but works in a surprising way. P3 actually shows two different overloads for Unevaluated; they just happen to both be the same. You can actually do this:

struct _Unevaluated1 {}
struct _Unevaluated2 {}

protocol P1 {
    typealias Unevaluated = _Unevaluated1

protocol P2 {
    typealias Unevaluated = _Unevaluated2

typealias P3 = P1 & P2
print(P3.Unevaluated.self) // => _Unevaluated2

I’m not sure how Swift chooses which one “wins”, but this appears to return _Unevaluated2 regardless of whether you write P1 & P2 or P2 & P1 (it’s possible the composition is always sorted and the last definition wins out; I’m just surprised there are no warnings or anything). That’s neither here nor there though.

Seems like we can expand the protocols to contain this (and can potentially include a matching _'d type as the actual underlying type for the protocols). @jrose How does adding typealiases to protocols interact with the ABI?

This is tracked by SR-5249, though I can’t speak to us adding a switch you can flip to allow JSONDecoder to just perform these conversions on your behalf — there are plenty of edge cases where JSONDecoder couldn’t decide on a result for you, and it’d be best for you to do it. Instead, I think we’d prefer a more explicit and strongly-typed solution; we’ve considered transformers (or similar) in the past, but we’d still need to figure out the details.

Of course, you don’t have to use intermediate types to do this — you can always implement init(from:) yourself to provide the conversions you need.

The downside of the init(from:) approach is that it (as far as I can tell) requires me to manually specify every single attribute, when I really only want to customize one or two. No idea how this would work in practice but I’d love some way of implying which properties on a struct should use the default decodable case (and thus don’t need to be explicitly repeated in init(from:) versus one that I am manually overriding. Most of these are referenced in SR-5249, but good to restate that they’d be amazing to have.

And regarding the switch on JSONDecoder, what I really think I mean is allowing users to subclass JSONDecoder and instruct it how to handle specific cases, e.g. the string -> number case.

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If you’re aware of the structure of the JSON you’re looking at, is there anything preventing you from casting the .value to the structure you want? (Say, [String : [Any] for a dictionary containing arrays of heterogeneous values)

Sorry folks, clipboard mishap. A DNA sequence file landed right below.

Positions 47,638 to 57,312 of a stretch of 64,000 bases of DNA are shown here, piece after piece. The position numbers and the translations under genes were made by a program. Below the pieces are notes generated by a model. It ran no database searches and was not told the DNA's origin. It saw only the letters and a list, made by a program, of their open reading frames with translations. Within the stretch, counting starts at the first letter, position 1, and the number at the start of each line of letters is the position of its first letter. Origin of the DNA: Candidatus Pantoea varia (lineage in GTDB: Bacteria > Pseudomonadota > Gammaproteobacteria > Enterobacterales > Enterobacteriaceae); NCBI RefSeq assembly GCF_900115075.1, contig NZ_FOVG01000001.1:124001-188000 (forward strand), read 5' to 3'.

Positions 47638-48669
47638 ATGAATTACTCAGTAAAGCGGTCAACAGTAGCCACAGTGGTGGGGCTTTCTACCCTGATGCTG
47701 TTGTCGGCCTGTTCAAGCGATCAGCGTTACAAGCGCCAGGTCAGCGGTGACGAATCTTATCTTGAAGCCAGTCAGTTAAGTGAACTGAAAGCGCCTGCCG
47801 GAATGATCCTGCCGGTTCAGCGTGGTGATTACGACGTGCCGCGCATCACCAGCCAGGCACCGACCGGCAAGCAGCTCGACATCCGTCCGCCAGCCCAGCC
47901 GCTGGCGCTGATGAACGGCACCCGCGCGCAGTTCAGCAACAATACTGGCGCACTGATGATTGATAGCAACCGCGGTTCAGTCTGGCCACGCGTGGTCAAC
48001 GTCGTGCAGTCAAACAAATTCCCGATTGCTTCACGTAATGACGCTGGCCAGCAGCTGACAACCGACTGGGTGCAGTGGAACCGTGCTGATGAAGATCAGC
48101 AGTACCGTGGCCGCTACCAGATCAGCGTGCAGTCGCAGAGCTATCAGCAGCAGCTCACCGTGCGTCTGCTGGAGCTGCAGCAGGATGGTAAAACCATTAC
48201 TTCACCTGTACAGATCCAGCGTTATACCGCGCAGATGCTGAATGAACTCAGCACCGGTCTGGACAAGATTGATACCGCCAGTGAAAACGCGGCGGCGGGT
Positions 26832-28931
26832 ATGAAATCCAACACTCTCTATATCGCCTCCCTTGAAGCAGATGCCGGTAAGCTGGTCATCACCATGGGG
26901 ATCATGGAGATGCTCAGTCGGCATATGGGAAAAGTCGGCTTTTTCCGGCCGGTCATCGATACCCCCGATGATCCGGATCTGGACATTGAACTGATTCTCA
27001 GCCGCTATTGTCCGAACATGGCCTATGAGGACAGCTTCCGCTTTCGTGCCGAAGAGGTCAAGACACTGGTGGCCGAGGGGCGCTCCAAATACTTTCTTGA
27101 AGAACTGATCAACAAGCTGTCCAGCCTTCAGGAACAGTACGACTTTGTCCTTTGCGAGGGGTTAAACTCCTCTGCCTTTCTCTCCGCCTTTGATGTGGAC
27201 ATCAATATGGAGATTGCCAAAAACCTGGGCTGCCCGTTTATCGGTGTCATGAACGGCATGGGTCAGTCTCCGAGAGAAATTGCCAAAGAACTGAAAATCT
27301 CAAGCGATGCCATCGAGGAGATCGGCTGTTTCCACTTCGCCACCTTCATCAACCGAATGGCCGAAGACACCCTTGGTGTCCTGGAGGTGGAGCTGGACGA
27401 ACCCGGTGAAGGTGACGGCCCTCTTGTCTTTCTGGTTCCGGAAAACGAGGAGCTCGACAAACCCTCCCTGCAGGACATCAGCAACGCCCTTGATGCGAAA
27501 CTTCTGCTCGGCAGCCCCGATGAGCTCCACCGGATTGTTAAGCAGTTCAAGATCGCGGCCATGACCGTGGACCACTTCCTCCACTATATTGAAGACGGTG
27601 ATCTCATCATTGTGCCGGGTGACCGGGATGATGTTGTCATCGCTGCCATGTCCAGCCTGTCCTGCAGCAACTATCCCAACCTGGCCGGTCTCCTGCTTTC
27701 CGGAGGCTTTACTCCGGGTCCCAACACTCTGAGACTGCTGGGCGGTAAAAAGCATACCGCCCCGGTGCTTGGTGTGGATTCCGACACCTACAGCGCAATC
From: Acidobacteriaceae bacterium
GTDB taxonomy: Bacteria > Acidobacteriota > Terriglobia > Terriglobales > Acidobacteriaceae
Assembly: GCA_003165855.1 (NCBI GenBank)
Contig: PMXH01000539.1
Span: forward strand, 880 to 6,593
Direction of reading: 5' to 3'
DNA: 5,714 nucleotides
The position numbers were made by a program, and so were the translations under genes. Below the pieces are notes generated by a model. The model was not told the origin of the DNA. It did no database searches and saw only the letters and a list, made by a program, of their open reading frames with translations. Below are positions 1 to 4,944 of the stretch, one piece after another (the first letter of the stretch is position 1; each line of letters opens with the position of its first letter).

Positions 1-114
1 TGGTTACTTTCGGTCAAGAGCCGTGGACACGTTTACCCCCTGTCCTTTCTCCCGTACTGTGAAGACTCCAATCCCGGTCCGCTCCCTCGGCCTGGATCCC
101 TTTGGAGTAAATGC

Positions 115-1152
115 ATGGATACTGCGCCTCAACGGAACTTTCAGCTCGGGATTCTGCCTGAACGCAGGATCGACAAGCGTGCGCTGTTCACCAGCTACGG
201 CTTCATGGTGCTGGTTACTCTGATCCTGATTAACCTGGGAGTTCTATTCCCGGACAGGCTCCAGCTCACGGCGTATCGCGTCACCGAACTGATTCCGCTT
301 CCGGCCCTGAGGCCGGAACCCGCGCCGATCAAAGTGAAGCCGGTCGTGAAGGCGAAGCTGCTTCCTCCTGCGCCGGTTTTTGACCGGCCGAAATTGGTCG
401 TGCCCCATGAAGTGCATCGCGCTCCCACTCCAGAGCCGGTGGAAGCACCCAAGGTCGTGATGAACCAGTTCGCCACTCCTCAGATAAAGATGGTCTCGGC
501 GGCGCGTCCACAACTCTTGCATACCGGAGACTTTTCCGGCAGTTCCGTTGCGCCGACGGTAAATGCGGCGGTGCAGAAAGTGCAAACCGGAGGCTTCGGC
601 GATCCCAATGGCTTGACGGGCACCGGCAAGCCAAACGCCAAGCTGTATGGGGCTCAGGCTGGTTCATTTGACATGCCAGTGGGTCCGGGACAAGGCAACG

I think the ergonomics of adding dynamic lookups would be nice, but I think using the facilities that Swift already affords you would be even better, no?

I do not like the idea of such an abstract Unevaluated type, although I think it is in general the right way to solve the problem discussed in this thread.

I think it would be better to add something like this specifically for JSON. I furthermore think this could be a great place to provide some more functionality for accessing “raw” JSON by making Unevaluated more than just a marker type.

The problem I see, is this: You somehow find out, that the format you are currently decoding from is JSON. Then you decode such an Unevaluated value from the decoder. Now you have to do something with either the NSDictionary, or NSArray, or whatever you get as .value. Those types are as I see it an implementation detail of JSONDecoder (O and what you get with Unevalutuated is actually a “raw” view into the decoders storage. This has in my opinion several disadvantages:

  • It would be just annoying to refactor the custom decoding code, if JSONDecoder started to use Dictionary instead of NSDictionary, Array instead of NSArray, and so on.
  • The resulting code won’t be easily understandable I guess, because you won’t be able to figure out right away, that this code is working with “raw” JSON / I would not immediately connect NSDictionary with JSON’s “{ }”. At least it won’t be self documenting.

Im sticking a bit too much to the implementation example for above. Beyond this, an abstract implementation would leave us with those problems:

  • There is no indication that there is just a limited set of options, but there is actually just a limited set of possible types for this Any value, because it is JSON, as we found out.
  • What is the decoders internal representation if it isn’t JSON?

Also, I do dislike the concept of an abstract type for all formats, because I fell like it does not match the design of Decoder. I would consider it better to have some method like abstractRepresentation alongside with keyedContainer, unkeyedContainer and singleValueContainer. The problem with this is, that the return type is still open…

If we had a type such as RawJSON (I’m really not good at naming), we could add general working-with-JSON capabilities and not show the NSDictionarys under our cloths to the world. One could ask this type whether it has a keyed container for us, or a number, and so on. We could also tell it that we want to have a number, also if there is a string (only if it is convertible of course). These examples are certainly not well designed right now, but I think it shows what I mean. This new type would could take a way lager role in the JSON decoding game. We could start with such a RawJSON, do some lookup and extraction (like resolving the upper container levels that maybe contain information we don’t really want to have as a type on it’s own, I don’t know if this is happens often, but I have seen something similar with another format) and then at some other point, tell JSONDecoder to decode the remaining JSON for us. If we need to handle something like the meta data from this issue, we could go on manually working with the JSON and if it contained other data, that would rather like to have as an instance of one of our custom types, we could just go on as we started: We would tell JSONDecoder to decode the remaining RawJSON extracted before.

I don’t think wo should miss this chance with adding an abstract type. Other implementations for other formats could follow the same way, but would not be required to do so.